Albert Knight, son of Daniel and Lydia Knight, was born in Alleghany county, New York, February 18, 1827. He spent his boyhood days in the township where he was born. August 20, 1850, he married Miss Fannie D. Wilcox. To this union was born three children: Caroline C., who is the wife of Sam Barker; Adeline S, the wife of August F. Ladwig; Anna M. the wife of William D. Purdy. These children were born in New York state. In the year of 1861, Mr. Knight removed to Freeport, Illinois. Here his wife died in 1862. April 19, 1863, he married Mrs. Mary Squires, a sister of his first wife. The fall of 1863 he came to Fredericksburg township. He lived in a small house which stood on the east side of the highway going south from town, nearly on the line between the land of Loren Padden's and the Lemi Grover farm, about 100 rods south of the four corners of town. Here his second wife died with small pox, January 3, 1864. All the family had it but one of the girls, and it proved afterwards that she was the only one who had been vaccinated. Mr. Elbert Eastland was there and he shows the marks very plainly upon his face. November 1, 1865, Mr. Knight married Mrs. Louisa Eastland, sister of his former wives. Moved to his farm three miles south of town on section 36, northeast quarter, Dresden township. To this marriage one child was born, Mary L., January 19, 1866; she is the wife of Ross Printup. In 1890, Mr. Knight sold his farm and moved into town. January 25, 1892, his third wife died, and January 25, 1903, he was married to Mrs. Mary Jane Spencer, of Bradford, Iowa, daughter of John and Elizabeth Allinson.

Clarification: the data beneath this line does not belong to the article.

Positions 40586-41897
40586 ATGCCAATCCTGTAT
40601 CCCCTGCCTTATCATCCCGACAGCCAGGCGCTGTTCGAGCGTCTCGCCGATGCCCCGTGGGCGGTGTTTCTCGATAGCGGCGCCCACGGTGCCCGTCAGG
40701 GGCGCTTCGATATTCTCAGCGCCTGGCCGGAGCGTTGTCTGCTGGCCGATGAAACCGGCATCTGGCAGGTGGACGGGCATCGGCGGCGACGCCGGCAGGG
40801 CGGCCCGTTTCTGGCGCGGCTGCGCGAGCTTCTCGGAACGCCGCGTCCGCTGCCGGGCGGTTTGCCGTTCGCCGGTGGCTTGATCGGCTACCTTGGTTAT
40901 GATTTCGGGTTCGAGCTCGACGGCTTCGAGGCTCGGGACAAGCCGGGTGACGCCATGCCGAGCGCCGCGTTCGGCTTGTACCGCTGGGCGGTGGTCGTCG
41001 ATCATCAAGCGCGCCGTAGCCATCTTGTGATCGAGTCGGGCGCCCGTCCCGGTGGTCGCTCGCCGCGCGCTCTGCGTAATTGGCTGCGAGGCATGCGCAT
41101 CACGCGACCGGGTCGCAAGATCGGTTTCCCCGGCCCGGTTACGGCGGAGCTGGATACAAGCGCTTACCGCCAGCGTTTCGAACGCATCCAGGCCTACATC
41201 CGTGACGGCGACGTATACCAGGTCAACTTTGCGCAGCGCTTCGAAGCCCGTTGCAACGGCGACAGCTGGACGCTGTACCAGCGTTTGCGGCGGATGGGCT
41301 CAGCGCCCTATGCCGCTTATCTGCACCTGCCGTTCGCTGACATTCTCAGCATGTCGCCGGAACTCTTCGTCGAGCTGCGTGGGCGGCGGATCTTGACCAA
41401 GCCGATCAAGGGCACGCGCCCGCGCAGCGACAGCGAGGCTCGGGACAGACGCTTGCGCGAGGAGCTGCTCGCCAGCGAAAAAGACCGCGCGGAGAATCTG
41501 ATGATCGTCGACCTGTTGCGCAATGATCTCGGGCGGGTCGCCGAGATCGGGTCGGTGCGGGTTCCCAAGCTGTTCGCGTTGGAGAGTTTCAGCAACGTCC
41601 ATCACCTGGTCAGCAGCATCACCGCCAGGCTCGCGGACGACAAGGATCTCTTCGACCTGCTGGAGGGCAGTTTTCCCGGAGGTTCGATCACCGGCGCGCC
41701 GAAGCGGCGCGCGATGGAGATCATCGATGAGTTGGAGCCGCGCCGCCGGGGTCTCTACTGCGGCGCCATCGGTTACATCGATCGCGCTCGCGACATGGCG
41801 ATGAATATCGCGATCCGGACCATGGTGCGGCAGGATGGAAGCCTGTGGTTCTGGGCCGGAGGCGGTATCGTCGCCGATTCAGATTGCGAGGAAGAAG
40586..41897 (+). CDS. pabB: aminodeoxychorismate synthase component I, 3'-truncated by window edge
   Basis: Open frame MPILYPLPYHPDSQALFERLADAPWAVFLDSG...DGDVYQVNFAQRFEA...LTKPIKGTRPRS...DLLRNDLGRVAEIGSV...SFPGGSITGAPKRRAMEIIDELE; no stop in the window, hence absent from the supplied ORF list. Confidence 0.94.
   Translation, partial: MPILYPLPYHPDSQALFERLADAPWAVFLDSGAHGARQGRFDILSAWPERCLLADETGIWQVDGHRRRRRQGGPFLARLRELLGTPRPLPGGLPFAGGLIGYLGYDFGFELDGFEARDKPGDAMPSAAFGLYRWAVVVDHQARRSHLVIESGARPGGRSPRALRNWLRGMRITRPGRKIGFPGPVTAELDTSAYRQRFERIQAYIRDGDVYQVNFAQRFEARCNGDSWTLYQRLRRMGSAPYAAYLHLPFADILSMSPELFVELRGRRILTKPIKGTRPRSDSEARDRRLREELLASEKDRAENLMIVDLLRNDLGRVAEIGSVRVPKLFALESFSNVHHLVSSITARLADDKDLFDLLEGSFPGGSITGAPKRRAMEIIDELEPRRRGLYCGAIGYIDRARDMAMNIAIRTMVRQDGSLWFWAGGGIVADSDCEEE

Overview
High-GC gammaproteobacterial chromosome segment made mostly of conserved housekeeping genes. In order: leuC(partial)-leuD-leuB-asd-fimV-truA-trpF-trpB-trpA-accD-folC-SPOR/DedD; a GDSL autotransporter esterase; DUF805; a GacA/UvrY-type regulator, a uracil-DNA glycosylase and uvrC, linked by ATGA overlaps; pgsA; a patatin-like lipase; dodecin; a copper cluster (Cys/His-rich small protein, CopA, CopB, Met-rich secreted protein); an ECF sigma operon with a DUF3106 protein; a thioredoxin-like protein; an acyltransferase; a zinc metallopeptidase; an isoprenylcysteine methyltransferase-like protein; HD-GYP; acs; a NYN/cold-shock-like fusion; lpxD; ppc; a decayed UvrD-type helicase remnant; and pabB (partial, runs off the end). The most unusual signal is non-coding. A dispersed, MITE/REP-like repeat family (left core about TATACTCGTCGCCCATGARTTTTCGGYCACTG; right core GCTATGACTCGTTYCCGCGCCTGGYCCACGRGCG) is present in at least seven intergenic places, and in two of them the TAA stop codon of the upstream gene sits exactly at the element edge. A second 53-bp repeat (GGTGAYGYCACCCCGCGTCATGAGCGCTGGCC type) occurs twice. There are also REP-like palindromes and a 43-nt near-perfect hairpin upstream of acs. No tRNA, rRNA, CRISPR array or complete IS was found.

J. K. Kroninger was born in the state of Delaware in 1817. His parents moved to Berks county, Pennsylvania, in 1821, where he grew to manhood. Be then moved to Delaware county, Ohio, where he was married in 1842 to Miss Sloanacker. In 1854 he left Ohio and came to Iowa; his first stop was at North Elkader; here he left his family and pushed on westward; he made his find stop in Chickasaw county, and pre-empted 120 acres of laid on 36-95-12, New Hampton township. This was in 1854 and there were but few settlers here. There were seven families in the vicinity and they banded themselves into a "Pioneer Association," agreeing to stand by each other in sickness end adversity; the seven were John Morton, E. Collins, Alvin A. Brown, N. D. R. Cole, Nathan King, Tim McCarthy and J. K. Kroninger. Mr. Kroninger built a log house and began improving his farm. After being here one and one-half years, he brought his family from North Elkader.
In connection with farming he did blacksmith work for the early settlers, and in fact followed it to some extent until a few years before his death. He participated in the organization of the first school district in the county; it included a part of Dresden, New Hampton, Stapleton and Fredericksburg townships and it was called District No. 1; the school building was of logs and was situated at the corner of the four townships. We remember this school house very well and of seeing children going there to school; the time of building this house antedates all others in Yankee precinct; the first teacher in this school was Edward Tisdale; the first school directors were Thomas P. Vokes, N. D. B. CoIe and J. K. Kroninger. In the county records we find the name of Mr. Kroninger as township trustee for 1860; in 1865 as county supervisor; he was school treasurer for four years and in 1873 when they organized an independent district he was elected treasurer, which office he held for years. They had five children, three of whom we knew: Joseph H., Albert J. and Sarah. Mr. Kroninger died May 27, 1874 and Mrs. Kroninger died March 18, 1898.